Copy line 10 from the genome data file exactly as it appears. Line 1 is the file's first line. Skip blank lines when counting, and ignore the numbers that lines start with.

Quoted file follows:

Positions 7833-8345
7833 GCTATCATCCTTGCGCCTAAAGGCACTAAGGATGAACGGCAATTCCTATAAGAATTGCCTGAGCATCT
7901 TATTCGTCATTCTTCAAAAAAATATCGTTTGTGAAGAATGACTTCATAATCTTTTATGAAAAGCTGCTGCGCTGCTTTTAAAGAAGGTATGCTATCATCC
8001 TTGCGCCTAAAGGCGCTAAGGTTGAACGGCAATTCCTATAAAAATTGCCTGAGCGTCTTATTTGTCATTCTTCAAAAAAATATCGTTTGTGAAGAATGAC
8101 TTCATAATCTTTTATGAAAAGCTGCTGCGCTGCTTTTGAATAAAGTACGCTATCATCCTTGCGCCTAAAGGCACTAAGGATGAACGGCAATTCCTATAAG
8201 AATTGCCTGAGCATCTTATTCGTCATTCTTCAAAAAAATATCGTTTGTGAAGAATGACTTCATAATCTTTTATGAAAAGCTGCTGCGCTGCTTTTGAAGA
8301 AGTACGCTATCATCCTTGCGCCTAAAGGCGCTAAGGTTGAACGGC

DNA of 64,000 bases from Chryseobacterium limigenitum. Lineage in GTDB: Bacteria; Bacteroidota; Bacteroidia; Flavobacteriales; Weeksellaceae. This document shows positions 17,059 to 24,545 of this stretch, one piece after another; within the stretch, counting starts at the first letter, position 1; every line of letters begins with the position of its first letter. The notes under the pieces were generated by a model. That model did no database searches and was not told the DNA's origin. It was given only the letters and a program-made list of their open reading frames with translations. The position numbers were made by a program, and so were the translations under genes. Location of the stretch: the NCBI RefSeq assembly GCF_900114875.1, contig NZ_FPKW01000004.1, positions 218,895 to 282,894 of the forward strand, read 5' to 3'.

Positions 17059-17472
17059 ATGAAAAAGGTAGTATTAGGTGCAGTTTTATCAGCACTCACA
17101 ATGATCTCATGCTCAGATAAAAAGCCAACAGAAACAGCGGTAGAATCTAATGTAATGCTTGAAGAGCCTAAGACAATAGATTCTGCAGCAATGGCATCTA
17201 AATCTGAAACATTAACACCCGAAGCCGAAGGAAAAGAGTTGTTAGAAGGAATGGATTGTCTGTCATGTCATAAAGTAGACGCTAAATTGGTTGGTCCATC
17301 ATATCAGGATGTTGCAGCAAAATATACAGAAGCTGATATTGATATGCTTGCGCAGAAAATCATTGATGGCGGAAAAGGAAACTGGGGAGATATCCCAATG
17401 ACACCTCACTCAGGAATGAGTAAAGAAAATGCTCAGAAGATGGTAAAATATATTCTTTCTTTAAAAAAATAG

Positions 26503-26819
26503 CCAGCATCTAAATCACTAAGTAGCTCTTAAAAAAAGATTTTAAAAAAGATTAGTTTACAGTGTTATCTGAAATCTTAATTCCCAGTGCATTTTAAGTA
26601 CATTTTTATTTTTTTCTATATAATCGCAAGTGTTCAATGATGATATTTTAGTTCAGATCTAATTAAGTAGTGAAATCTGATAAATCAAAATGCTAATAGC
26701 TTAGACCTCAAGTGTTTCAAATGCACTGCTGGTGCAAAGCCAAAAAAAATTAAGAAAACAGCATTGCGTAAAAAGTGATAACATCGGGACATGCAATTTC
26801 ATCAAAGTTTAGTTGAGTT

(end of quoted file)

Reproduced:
17059 ATGAAAAAGGTAGTATTAGGTGCAGTTTTATCAGCACTCACA